For English speakers, asking simple questions in Indonesian can be more difficult than you would think. One of the problems here is the common but mistaken assumption that the Indonesian word ‘apa‘ is directly equivalent to the English ‘what’. However, if you go about translating English sentences into Indonesian by substituting ‘apa‘ for ‘what’ willy-nilly, you will be wrong a great deal of the time. This explores five of the most common mistakes that are made by confusing ‘apa’ for ‘what’. It will also provide better alternatives.
1. What is your name? Siapa nama kamu? Siapa namanya?
In English we can ask for a person’s name with the word ‘what’. However, this is incorrect in Indonesian. In Indonesian you have to use ‘siapa‘ to ask for someone’s name. ‘Siapa‘ is often translated as ‘who’. If you remember that we use ‘siapa‘ not ‘apa‘ to ask people’s names in Indonesian, you will be fine.
2. What’s her real age? Berapa umur asli dia?
In English we usually use ‘how old + be + pronoun?’ to ask the age of someone. Indonesian students often get this wrong and ask, “What’s your age?”, which is a much less common structure than, “How old are you?”
English speakers are also prone to make mistakes when trying to ask someone’s age in Indonesian. In Engish we sometimes use ‘what’ to ask someone’s age, as in the construction, “What’s her real age?” However, if you try and translate this using ‘apa‘, you will once again go astray. Indonesians use ‘berapa‘ (how many / how much) to ask someone’s age.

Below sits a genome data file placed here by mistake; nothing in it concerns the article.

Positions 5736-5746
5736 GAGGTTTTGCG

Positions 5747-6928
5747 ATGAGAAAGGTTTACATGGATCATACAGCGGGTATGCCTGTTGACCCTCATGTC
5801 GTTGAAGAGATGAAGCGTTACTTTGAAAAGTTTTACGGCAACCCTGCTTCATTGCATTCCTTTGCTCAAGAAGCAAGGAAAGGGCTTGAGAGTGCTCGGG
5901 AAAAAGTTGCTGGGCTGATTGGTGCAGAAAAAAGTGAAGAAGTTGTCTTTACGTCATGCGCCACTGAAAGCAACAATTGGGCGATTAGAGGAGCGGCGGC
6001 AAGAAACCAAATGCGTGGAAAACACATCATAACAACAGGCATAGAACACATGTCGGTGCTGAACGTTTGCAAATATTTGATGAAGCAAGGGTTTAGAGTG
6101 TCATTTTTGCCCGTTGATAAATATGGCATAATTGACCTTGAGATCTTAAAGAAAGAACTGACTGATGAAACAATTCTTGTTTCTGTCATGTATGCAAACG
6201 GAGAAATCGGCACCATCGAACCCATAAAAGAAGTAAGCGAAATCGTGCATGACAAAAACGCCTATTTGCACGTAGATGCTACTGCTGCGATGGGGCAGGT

3. What’s the date? Sekarang tanggal berapa?
English speakers also make mistakes by over-applying the ‘what’ = ‘apa‘ equation to dates. In the Indonesian language you don’t ask the date by using the word ‘apa‘ but rather ‘berapa‘, which is usually translated as ‘how many’.
4. What grade? (in school) Kelas berapa?
Using ‘apa‘ for questions (especially if the expected answer is a number) is fertile ground for grammar mistakes in Indonesian. If the expected answer involves a number (when asking for addresses or the time of day, for example), stick with ‘berapa‘ rather than ‘apa‘. Clearly, ‘what’ is not the equivalent of ‘apa‘ in many different contexts.
5. What? (as in, What did you say?) Kenapa?
If we didn’t catch something which someone said in English and want them to repeat it, we may just say, “What?” To do this in Indonesian, however, can seem rude. To politely ask for someone to repeat an utterance, Indonesians say, “Kenapa?”, which most dictionaries translate as, ”Why?”
The five examples given above probably account for a large percentage of the mistakes which Native English speakers make when translating ‘what’ into Indonesian. If you remember that ‘siapa‘, ‘berapa‘ or ‘kenapa‘ are a more appropriate choice at times, you will communicate more effectively in Indonesia.